Filler: Behold the consequences of total freedom

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Supporters of employer-paid birth control rally in front

Supporters of employer-paid birth control rally in front of the Supreme Court before the decision in Burwell v. Hobby Lobby Stores was announced June 30, 2014 in Washington, DC. The high court ruled 5-4 that requiring family-owned corporations to pay for insurance coverage for contraception under the Affordable Care Act violated a federal law protecting religious freedom. Photo Credit: Getty Images / Chip Somodevilla

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Lane Filler Portrait of Newsday editorial board member Lane Filler

Lane Filler is a member of the Newsday editorial board. He came to Long Island in 2010

What if we were just free?

What if my employer paid my entire compensation package in money, and I could do with it what I wish? I could buy cars or books or Chia Pets or travel to Idaho hunting for potatoes that resemble famous political leaders.

I could buy health insurance. Or not.

I could buy any kind of policy I wanted, were I just free. I could take out a plan that covered contraception and abortion, but not pregnancy, if we decide we want no more kids. I could take out a policy that covers pregnancy but not abortion or contraception, if we decide we want endless kids. I could take out a policy that covers addiction treatment, knowing that if I fall off the wagon it's going to take a lot of resources (and repeated whacks with a baseball bat) to get me sober again. But I could also purchase a policy that does not cover rehab, hoping that knowing I could not afford treatment would scare me straight.

If I were just free I could buy no health insurance, instead banking the money to pay medical bills as they came due.

But "just free" societies must have onerous consequences for the imprudent and the unlucky. If we want to be allowed to buy health insurance or not, we must be willing to let folks who choose wrong be bankrupted by medical bills. Worse, we must be willing to let them die for lack of care, and listen to them wail from the gutters.

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It seems that over time we've become a society that's not willing to just turn up the TV to mask the cries of the dying. I can accept that. We've guaranteed health care for senior citizens via Medicare, and for the very poor via Medicaid. And we've passed the Affordable Care Act, with penalties to make everyone who can pay for health insurance do so and subsidies to let everyone who is not quite poor enough for Medicaid get coverage.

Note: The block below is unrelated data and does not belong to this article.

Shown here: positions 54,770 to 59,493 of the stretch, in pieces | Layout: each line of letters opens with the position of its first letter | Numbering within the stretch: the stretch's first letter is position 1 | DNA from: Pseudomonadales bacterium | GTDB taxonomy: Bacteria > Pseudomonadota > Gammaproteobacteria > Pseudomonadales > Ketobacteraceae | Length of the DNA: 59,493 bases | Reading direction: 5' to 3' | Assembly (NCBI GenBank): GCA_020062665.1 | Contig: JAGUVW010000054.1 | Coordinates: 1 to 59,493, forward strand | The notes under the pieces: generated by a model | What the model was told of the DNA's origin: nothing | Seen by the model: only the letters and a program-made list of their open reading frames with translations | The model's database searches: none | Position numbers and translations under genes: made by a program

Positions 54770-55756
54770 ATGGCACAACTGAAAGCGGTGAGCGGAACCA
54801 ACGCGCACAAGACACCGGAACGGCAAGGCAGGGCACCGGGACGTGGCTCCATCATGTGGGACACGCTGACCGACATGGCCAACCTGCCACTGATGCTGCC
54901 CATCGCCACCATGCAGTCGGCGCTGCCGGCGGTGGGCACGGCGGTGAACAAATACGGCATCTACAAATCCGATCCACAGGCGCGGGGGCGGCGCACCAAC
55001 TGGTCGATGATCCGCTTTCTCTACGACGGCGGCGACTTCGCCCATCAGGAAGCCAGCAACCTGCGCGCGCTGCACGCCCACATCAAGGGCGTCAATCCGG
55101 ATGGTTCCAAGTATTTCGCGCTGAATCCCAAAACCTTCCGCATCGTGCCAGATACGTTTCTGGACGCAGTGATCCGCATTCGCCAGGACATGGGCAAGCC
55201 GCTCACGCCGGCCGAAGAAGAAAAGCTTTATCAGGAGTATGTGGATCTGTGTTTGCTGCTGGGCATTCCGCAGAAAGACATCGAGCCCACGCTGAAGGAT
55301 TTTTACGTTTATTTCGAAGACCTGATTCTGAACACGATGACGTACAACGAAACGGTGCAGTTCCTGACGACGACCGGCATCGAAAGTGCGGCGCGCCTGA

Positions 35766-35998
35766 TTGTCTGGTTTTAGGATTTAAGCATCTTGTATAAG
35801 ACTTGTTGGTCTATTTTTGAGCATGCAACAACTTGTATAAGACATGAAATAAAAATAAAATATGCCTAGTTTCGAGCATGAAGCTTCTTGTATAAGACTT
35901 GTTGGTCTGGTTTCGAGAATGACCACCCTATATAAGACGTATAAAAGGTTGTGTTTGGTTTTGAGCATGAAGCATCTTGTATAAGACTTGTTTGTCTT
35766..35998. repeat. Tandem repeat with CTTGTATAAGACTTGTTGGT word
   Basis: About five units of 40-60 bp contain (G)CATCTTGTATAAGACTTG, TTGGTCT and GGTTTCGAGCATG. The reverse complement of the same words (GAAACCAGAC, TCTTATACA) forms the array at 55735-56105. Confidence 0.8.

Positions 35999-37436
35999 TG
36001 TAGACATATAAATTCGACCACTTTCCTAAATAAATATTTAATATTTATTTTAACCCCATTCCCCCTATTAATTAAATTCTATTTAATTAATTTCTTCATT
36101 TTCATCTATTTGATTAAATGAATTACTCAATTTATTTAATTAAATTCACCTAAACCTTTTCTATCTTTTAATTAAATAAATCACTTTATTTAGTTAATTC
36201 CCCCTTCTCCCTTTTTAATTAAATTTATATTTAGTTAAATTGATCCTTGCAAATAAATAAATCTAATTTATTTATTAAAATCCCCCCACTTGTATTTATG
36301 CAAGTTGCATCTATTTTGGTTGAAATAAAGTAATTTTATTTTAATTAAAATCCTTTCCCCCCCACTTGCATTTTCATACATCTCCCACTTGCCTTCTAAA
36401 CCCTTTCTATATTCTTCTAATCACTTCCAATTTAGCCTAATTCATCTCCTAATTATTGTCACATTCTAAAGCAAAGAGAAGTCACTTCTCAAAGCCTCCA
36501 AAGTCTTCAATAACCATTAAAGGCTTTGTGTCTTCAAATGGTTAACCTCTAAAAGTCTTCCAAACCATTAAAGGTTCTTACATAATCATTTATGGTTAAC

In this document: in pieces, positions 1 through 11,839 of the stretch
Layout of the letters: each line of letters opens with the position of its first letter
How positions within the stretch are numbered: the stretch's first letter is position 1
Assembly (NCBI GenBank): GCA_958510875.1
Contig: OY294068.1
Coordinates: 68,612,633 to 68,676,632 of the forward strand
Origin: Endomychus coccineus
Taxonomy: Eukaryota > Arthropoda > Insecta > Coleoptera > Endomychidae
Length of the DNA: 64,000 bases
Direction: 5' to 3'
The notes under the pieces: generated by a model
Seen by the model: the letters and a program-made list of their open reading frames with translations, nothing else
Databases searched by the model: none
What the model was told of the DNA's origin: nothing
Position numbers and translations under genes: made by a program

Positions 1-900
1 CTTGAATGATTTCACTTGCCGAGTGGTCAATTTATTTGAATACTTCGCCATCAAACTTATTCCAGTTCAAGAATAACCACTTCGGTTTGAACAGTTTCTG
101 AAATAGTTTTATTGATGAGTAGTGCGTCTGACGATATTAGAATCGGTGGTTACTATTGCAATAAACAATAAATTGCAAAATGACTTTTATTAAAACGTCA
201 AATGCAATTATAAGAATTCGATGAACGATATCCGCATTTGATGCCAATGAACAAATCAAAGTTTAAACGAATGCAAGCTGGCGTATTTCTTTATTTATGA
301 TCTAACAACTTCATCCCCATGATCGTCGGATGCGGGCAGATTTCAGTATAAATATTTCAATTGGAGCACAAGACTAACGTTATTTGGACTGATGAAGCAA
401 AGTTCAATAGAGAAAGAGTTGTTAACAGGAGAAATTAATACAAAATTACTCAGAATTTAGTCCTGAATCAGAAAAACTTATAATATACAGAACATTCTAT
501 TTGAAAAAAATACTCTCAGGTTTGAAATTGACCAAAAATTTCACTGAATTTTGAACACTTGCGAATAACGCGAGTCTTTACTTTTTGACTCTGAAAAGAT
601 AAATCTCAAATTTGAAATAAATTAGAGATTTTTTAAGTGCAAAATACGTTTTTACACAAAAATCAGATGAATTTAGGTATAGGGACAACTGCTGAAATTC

And because we passed a law that demands everyone have health insurance without having the courage to call it what it is and get all single-payer Canadian on the situation, we have a mess. The Supreme Court says some companies don't have to provide some stuff to employees to preserve some religious freedoms -- but that stuff still has to be provided for those employees somehow.

I'd argue that an atheist who opposes types of contraception he believes to be forms of abortion has as much right to not provide them to employees as someone who opposes them because he thinks God said so.

But maybe I missed the part of the Constitution that says religious people have rights which atheists do not enjoy.

Again, if all my compensation was money and I did with it what I wish, we could save Justices Antonin Scalia, Ruth Bader Ginsburg and the gang a lot of tooth-gnashing and robe dry-cleaning.

If I had my way, I'd pay taxes to make sure no poor person, disabled person or child went without care. I'd let able-minded and -bodied adults who can afford coverage buy it or not, and live or die as they choose.

But if we absolutely insist on universal coverage, we should put the whole nation on Medicare and tax to pay for it. Tax my employer, and the company can pay the bill with the money it now spends on my health insurance. Or tax me, and the company can pay me the money it spends on my coverage. Either way, we'll have to pay for those who can't afford insurance, but we already do.

If we insist on replacing freedom with paternalism and liberty with health care for all, it should at least be done in the most straightforward and efficient manner possible.

There are two ways to avoid the Constitutional contortions over who gets to be free: agree that everyone is, or accept that no one is.

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